The joke goes that you don’t need to go to the gym to get a six-pack abdomen to impress people. All you have to do is to “Photoshop” your picture. Adobe’s famous software that helps manipulate photos is now a verb.
So what happens if you want to get access to tools such as Photoshop and use them to edit pictures, fix the contrast or the exposure of a shot you took on a holiday, change it to black and white or add other effects? The good news is that you can now do it for free. Apart from basic Photoshop features that are available free, there are also other free open-source applications. We guide you on the options.
Last year, Adobe made www.photoshop.com free. Go to Photoshop.com, where you can access the Online Tools section, where you use the Photoshop Express for free. You can use features such as Crop & Rotate, Resize, Exposure, Red Eye, Dodge, Sharpen etc. There are also special effects and a decoration menu that lets you put things from text. Or you can add bubbles or other objects on your photograph.
Of course, this is not full-feature Photoshop, but then you are also not paying for it.
If you want more features, Adobe now offers Creative Cloud, you can subscribe to it by going to https://creative.adobe.com and sign up for a free account for 30 days, where you get all the Adobe software tools for free. For 30 days, you can either choose to use one software tool by paying R1000 per month, or use all the software that Adobe has to offer at R2,700 per month. That is a great deal when you consider how much the old Photoshop cost to buy.
Gimp is the nearest to Photoshop when we come to open-source software and has improved in leaps and bounds over the years. In it’s current 2.8.4 version it is also available for both Mac and Windows. You can download it, install it and you are ready to go.
Gimp gives you all the great tools that Photoshop.com has and a whole lot more. It also offers a whole set of plug-ins that you can find by doing a Web search, from plug-ins such as Liquid Resize that help you resize the image intelligently.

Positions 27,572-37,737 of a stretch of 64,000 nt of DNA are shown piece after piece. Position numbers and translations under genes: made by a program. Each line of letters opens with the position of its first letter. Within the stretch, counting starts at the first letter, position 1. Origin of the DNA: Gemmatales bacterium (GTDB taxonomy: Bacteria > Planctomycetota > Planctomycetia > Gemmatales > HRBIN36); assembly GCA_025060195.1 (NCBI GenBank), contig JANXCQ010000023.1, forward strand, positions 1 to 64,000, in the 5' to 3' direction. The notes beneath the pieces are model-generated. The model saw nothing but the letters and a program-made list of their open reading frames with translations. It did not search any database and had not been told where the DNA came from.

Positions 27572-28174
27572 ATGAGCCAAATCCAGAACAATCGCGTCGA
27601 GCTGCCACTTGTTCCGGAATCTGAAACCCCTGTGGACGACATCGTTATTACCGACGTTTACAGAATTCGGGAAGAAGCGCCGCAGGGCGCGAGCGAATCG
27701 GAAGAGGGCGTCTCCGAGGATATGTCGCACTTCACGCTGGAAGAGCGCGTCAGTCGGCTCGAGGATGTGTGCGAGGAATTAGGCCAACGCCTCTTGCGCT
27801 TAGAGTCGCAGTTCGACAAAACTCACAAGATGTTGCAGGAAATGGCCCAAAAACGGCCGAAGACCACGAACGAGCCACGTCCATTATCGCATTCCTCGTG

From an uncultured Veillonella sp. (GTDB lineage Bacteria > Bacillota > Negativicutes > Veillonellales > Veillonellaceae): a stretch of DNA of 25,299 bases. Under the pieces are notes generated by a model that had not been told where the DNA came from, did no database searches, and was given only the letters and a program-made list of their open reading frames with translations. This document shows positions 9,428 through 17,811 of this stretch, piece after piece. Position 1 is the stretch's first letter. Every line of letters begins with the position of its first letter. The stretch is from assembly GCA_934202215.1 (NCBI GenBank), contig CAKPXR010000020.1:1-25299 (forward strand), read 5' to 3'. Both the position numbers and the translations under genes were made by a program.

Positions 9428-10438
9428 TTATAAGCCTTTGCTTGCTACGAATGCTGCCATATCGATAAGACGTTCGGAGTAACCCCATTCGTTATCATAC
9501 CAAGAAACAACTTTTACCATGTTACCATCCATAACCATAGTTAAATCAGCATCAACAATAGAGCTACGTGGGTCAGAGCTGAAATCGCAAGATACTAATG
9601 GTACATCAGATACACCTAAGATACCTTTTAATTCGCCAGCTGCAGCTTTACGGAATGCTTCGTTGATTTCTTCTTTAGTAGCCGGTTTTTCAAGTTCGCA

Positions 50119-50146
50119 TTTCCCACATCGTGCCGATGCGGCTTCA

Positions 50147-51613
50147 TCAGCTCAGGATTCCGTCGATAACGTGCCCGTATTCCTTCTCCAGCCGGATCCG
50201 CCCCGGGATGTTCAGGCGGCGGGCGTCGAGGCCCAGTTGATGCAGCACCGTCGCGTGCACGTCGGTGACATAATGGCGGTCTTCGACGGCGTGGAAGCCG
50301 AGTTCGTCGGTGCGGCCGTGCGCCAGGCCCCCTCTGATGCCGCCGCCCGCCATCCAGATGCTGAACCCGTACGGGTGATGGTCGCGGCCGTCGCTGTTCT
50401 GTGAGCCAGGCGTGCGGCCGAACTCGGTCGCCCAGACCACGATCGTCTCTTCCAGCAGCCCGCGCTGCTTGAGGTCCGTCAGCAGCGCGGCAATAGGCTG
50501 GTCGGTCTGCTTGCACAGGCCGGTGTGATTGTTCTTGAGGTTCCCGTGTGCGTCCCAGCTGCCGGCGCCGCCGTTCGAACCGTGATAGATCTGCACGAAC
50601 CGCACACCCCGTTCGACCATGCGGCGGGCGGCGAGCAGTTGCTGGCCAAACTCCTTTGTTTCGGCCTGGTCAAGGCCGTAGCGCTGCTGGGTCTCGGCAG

Photoeffects is another very attractive plug-in that works with Gimp. It adds photo touch-up capabilities of the kind Instagram does on the mobile phone.
Gimp can also work with tablets such as those from Wacom that allow you to draw or simulate a brush to draw on the screen. Photoshop.com allows you all this only in the paid version.
In case Gimp does not suit your fancy, and Photoshop just seems to elaborate, there is a third tool which is quick on its heels and just gets things done.
Head on to the website, select the version of Pixlr you like to work with. They have an advanced version that has all the fancy tools, an efficient version that has similar tools if you work off a tablet, and a playful version that is an exact copy of their mobile application available for the iOS and Android platforms. The tools help you get things done, though they may not get you to award-winning standards.
If you are serious about your digital editing, and are currently using a pirated software, we urge you to give those tools the go-by and give the free ones a try. You will find that the free tools can do most of your work, and if you still need the full utility set, the per month payment from Adobe really allows you to do that easily now.